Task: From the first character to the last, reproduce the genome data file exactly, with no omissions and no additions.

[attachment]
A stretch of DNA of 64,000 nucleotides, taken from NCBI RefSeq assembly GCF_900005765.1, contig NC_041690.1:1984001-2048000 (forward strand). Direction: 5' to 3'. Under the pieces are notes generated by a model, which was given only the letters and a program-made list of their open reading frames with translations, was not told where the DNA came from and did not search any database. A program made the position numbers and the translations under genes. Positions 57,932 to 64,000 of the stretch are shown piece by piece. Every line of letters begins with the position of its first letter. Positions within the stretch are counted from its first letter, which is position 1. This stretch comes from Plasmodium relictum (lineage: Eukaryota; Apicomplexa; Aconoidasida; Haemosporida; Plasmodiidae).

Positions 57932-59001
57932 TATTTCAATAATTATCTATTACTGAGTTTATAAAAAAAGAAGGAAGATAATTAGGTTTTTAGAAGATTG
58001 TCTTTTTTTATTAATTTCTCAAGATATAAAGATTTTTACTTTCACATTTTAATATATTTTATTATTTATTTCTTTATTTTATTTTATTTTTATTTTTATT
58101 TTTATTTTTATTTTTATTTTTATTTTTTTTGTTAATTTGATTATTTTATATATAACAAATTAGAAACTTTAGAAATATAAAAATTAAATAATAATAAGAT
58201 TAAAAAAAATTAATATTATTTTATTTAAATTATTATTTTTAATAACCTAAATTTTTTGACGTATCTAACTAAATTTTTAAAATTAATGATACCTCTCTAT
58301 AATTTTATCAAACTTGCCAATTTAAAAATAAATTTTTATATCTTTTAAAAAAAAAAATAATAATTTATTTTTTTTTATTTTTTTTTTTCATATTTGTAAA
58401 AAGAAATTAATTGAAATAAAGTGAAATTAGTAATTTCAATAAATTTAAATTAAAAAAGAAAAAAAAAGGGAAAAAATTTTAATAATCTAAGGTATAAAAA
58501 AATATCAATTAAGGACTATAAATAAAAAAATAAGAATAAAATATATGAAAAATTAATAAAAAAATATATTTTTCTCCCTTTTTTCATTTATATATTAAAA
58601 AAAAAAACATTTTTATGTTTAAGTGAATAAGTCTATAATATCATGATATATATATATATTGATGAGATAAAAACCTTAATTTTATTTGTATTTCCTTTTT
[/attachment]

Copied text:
A stretch of DNA of 64,000 nucleotides, taken from NCBI RefSeq assembly GCF_900005765.1, contig NC_041690.1:1984001-2048000 (forward strand). Direction: 5' to 3'. Under the pieces are notes generated by a model, which was given only the letters and a program-made list of their open reading frames with translations, was not told where the DNA came from and did not search any database. A program made the position numbers and the translations under genes. Positions 57,932 to 64,000 of the stretch are shown piece by piece. Every line of letters begins with the position of its first letter. Positions within the stretch are counted from its first letter, which is position 1. This stretch comes from Plasmodium relictum (lineage: Eukaryota; Apicomplexa; Aconoidasida; Haemosporida; Plasmodiidae).

Positions 57932-59001
57932 TATTTCAATAATTATCTATTACTGAGTTTATAAAAAAAGAAGGAAGATAATTAGGTTTTTAGAAGATTG
58001 TCTTTTTTTATTAATTTCTCAAGATATAAAGATTTTTACTTTCACATTTTAATATATTTTATTATTTATTTCTTTATTTTATTTTATTTTTATTTTTATT
58101 TTTATTTTTATTTTTATTTTTATTTTTTTTGTTAATTTGATTATTTTATATATAACAAATTAGAAACTTTAGAAATATAAAAATTAAATAATAATAAGAT
58201 TAAAAAAAATTAATATTATTTTATTTAAATTATTATTTTTAATAACCTAAATTTTTTGACGTATCTAACTAAATTTTTAAAATTAATGATACCTCTCTAT
58301 AATTTTATCAAACTTGCCAATTTAAAAATAAATTTTTATATCTTTTAAAAAAAAAAATAATAATTTATTTTTTTTTATTTTTTTTTTTCATATTTGTAAA
58401 AAGAAATTAATTGAAATAAAGTGAAATTAGTAATTTCAATAAATTTAAATTAAAAAAGAAAAAAAAAGGGAAAAAATTTTAATAATCTAAGGTATAAAAA
58501 AATATCAATTAAGGACTATAAATAAAAAAATAAGAATAAAATATATGAAAAATTAATAAAAAAATATATTTTTCTCCCTTTTTTCATTTATATATTAAAA
58601 AAAAAAACATTTTTATGTTTAAGTGAATAAGTCTATAATATCATGATATATATATATATTGATGAGATAAAAACCTTAATTTTATTTGTATTTCCTTTTT